(The original Chinese version of this post was written by Mr. Owen Ou and published on MakerPRO)
We all know that it is often a long, winding path for many singers to release their own albums. But what if we compare makers to singers? Do they share any similarities that can help shed lights on the process of turning ideas into actual products?
The love for singing is often something that we are born with, and there are many different ways for us to satisfy our urge to see, whether it’s humming to ourselves, singing at a karaoke or attending singing contests. For one to become a famous singer, it often takes the combination of capacity, efforts, and luck. However, at least he or she does not need to found a company in order to become a singer.
In fact, while the entertainment industry puts most of the spotlights on singers, their success are often made up of the supports from multiple different professionals, from lyric writing, songwriting, melody arrangement to marketing. Imagine every support system like this exists to support the singer to perform well on the stage. These support systems don’t just exist in the entertainment industry. Every writer, athlete or even artist all have such support systems behind them.
Nowadays, the most common way for makers to enter the market is founding their own businesses, which means becoming startups. However, the transition from creating interesting prototypes to founding a business means makers have to go through some stark changes. Founding a business means they have to put more serious issues like business operation into consideration while prototype making is more casual. So if a maker thinks that his or her prototype is good enough to be rolled out in the market, can he or she still keep the “maker’s mindset?”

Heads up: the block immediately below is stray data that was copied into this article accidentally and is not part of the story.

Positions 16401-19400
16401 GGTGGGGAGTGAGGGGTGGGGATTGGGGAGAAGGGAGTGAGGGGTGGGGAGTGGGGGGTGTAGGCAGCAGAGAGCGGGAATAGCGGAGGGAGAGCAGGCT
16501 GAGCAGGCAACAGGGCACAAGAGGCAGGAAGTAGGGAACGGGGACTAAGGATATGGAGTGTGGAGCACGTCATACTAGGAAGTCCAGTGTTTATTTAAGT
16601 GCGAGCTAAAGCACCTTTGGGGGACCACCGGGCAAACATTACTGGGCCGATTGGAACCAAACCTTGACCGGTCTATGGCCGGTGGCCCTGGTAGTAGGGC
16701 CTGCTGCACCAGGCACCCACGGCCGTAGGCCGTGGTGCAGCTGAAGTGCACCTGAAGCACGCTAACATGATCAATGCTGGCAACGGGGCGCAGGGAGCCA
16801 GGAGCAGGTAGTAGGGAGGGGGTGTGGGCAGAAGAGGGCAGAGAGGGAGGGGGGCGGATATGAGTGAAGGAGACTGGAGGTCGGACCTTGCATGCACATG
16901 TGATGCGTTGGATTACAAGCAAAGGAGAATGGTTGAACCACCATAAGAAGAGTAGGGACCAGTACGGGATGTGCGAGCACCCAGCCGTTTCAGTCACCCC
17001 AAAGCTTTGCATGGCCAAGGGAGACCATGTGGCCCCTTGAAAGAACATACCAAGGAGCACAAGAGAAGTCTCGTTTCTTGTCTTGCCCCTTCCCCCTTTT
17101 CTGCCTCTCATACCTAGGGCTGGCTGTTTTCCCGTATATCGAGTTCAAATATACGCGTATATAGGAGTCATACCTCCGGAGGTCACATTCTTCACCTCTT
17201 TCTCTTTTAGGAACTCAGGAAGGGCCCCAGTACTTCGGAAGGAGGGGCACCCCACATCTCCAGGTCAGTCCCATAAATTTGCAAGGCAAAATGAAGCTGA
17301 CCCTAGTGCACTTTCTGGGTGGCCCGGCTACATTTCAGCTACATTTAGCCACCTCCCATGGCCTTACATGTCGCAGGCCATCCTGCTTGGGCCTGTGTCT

There is a chance that he or she can still retain the maker’s mindset, but it will require a support system that lets makers keep being makers. Imagine if makers all had agents, that were responsible for connecting them to design experts and solving the problem of rolling prototypes out in the market. They might even have people who help them to shoot promotional videos, write fundraise materials, and arrange tours to different Makerspaces. A lot of these efforts are about building images and fundraising for the next product.
Of course, each product needs to reach certain sales number to be able to keep this ball rolling. The idea of reaching certain sales number often does not just depend on the products, but the combination of investment and products. Investors may need to support ten to twenty products before the sales number is large enough to open up a market of their own.
In the startup community, there is something similar called “accelerator.” The idea is accelerators have a system that can help startups mature their businesses in a short period of time, and they will also invest in them to obtain a portion of their stocks. They won’t just invest in a few startups because they want to locate the real gem by largely investing in different types of startups. Since accelerators are founded on the basis of investing in businesses, if this model is transplanted to the maker community, whose members may not be interested in founding businesses, then no matter how great their products are, this model still won’t work.
So, the maker community needs its own special system to sustain it. For example, it can integrate different resources through a platform that is dedicated to the maker community. The funneling of these resources can make up the deficiencies of individual makers, and use the platform to test the market feasibility of their products.
The analogy above is only a hypothesis, it may work, and it may not work, but we will only know the result until we try. In fact, no matter it is maker economy, shared economy or crowdfunding, in order for them to show the willingness to support individual creativity, they all need to develop support systems. Otherwise, they might just all be washed away by the mainstream economy over time.